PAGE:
Microsoft has been making decisions for some time now that are in line with the company’s slogan “Mobile first, cloud first”. “When we say mobile first, it's not the mobility of the device, it's actually the mobility of the individual experience […] The only way to be able to orchestrate the mobility of these applications and data is through the cloud… that's where the world is going”. The quote is from Satya Nadella, CEO of Microsoft, during an event in November 2014.
Applications, applications, applications; mobile, mobile, mobile; cloud, cloud, cloud. Those are the three magic words that hover around the future of the company regarding the creation of software and its relationship with the developer community. As an ode to that strategy, Microsoft announced in March the launch of Azure App Service, designed for developing web and mobile apps, for any platform and device.
The idea behind this new solution is to help companies simplify the development of applications, automating business processes and improving security and scalability. From now on, IT teams will find everything they need in the new Azure App Service, which integrates services like Azure Websites and Azure Mobile Services.
A perfect kit for developing webs and applications
Microsoft's idea with this release is to provide developers with all the tools and services they need to create:
– Web apps: his service integrates the old Azure Websites. It provides developers with the tools they need to create web applications in most frameworks and programming languages: .NET, Java, PHP or Python. It is also working on its integration with the most popular collective software development online services, such as Visual Studio Online, GitHub or Bitbucket.
The tool is scalable, it can manage traffic geographically, include multiple Server Name Indication for each IP (this allows, for example, the existence of multiple secure HTTPs websites with different certificates) and also generates automatic backups.
Facilitating the development of applications is a strategy that keeps in line with Microsoft’s ever-present goal of helping to generate business, especially since mobile apps allow companies to attract consumers with push notifications (used to launch promotions) or facilitate data storage in the cloud.
– Logic apps: This service allows developers to automate process execution. For example, imagine that a company wants to activate a logical application that detects what a user says on Twitter about its products or services, or connect its CRM with the solutions of its marketing department. With Azure App Service it is possible to automate such processes easily.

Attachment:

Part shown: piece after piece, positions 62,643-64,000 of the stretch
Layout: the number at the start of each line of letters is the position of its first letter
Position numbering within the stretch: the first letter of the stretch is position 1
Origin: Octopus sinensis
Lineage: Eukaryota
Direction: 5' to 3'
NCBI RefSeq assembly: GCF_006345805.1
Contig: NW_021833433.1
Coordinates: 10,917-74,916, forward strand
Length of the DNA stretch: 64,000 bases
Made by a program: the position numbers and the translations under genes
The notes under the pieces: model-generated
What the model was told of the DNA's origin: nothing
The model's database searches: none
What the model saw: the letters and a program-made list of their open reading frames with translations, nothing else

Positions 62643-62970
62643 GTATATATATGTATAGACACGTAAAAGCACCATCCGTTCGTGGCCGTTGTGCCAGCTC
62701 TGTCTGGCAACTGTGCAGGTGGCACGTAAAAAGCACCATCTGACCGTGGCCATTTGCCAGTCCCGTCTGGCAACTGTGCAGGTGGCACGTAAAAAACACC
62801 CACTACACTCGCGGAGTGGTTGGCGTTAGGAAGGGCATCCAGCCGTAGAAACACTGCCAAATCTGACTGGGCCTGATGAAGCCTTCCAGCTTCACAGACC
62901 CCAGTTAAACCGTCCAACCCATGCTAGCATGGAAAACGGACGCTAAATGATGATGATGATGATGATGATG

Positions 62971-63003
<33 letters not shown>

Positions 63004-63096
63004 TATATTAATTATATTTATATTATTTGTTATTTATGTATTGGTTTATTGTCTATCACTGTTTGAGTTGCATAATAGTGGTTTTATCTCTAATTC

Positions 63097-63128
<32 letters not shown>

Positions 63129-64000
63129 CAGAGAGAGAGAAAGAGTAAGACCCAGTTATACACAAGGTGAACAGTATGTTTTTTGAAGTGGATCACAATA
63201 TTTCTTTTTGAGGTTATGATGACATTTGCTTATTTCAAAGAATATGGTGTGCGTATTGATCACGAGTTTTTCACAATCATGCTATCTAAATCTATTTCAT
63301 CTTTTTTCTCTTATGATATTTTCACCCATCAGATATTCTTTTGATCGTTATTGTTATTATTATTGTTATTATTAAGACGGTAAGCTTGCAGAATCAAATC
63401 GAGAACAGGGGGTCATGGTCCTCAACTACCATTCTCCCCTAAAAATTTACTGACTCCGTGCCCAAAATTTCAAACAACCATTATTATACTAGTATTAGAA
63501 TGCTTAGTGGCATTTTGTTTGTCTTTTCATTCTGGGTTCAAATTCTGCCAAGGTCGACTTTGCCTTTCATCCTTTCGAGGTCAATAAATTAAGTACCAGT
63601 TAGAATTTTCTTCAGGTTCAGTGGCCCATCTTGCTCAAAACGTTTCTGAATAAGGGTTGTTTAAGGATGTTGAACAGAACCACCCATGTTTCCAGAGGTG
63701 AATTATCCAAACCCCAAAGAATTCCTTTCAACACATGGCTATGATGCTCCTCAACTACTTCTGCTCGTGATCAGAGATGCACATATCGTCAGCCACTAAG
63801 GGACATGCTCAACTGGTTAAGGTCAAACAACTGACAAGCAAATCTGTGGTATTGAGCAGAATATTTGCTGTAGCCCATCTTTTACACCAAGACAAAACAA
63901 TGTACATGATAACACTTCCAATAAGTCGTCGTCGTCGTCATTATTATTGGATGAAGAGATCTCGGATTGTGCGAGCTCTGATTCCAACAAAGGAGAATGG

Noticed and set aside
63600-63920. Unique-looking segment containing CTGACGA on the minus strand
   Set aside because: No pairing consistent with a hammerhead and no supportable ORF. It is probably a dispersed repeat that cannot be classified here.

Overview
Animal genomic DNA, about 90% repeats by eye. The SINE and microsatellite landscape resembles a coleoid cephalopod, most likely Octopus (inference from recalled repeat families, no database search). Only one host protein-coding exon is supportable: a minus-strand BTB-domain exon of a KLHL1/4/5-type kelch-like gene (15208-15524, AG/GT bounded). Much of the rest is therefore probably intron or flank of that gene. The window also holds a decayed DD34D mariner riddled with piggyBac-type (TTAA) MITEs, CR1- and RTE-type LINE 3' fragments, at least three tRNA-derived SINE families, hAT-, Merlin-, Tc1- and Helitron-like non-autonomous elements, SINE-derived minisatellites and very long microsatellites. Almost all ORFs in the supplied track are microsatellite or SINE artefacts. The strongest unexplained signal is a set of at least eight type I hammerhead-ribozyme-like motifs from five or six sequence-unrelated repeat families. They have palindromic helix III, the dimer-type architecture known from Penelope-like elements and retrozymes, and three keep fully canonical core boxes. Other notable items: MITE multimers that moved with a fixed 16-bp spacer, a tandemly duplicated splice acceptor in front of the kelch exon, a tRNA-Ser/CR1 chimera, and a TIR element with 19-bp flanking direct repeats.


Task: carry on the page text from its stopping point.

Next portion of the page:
Here are two tutorials to develop logic applications that connect processes with social networks like Twitter
This capability enables solutions for payment processing, supply chain management, B2B interactions, generating reports and facilitate decision making.
– API apps: the idea of this service is that application developers can choose from a library of existing APIs or create their own APIs for private or public use. The use of these APIs is integrated with business management systems like Salesforce, Zendesk or Microsoft Dynamics CRM Online.
In this case, developers can use programming languages like ASP.Net, Java, PHP, Node.js or Python for their API apps.
Why is Microsoft launching this integrated service?
With the launch of Azure App Service, Microsoft takes a giant leap in the development of websites and applications in the cloud. Its two strongest rivals, Amazon Mobile SDK and Google’s Firebase, don’t offer such a wide array of services: Amazon Mobile SDK is more complete, but more complex; while Google's Firebase is simple, but with fewer capabilities.
Amazon Mobile SDK has all the functions that an apps developer may need:
– It has cloud storage, with Amazon S3.
– Capacity to store user data locally in devices, with Amazon Cognito.
– Push notifications, with Amazon SNS.
– A NoSQL database service, with Amazon DynamoDB.
– Data transmission, with Amazon Kinesis.
– KPI analysis, with Amazon Mobile Analytics.
However, its use and learning curve is not particularly low. Compared to Amazon, the features offered by Azure App Service can be a great advantage.
To compete with Amazon and Microsoft, Google acquired in October 2014 Firebase, a company dedicated to store and synch data in real time for web and mobile applications.
At that time, Firebase had a community of 110,000 registered developers, which was a tempting bite for the search giant. Today we can say it is a fast tool with a simple API, but it can’t compete with Microsoft in business integration processes, one of the key elements in cloud-based development.
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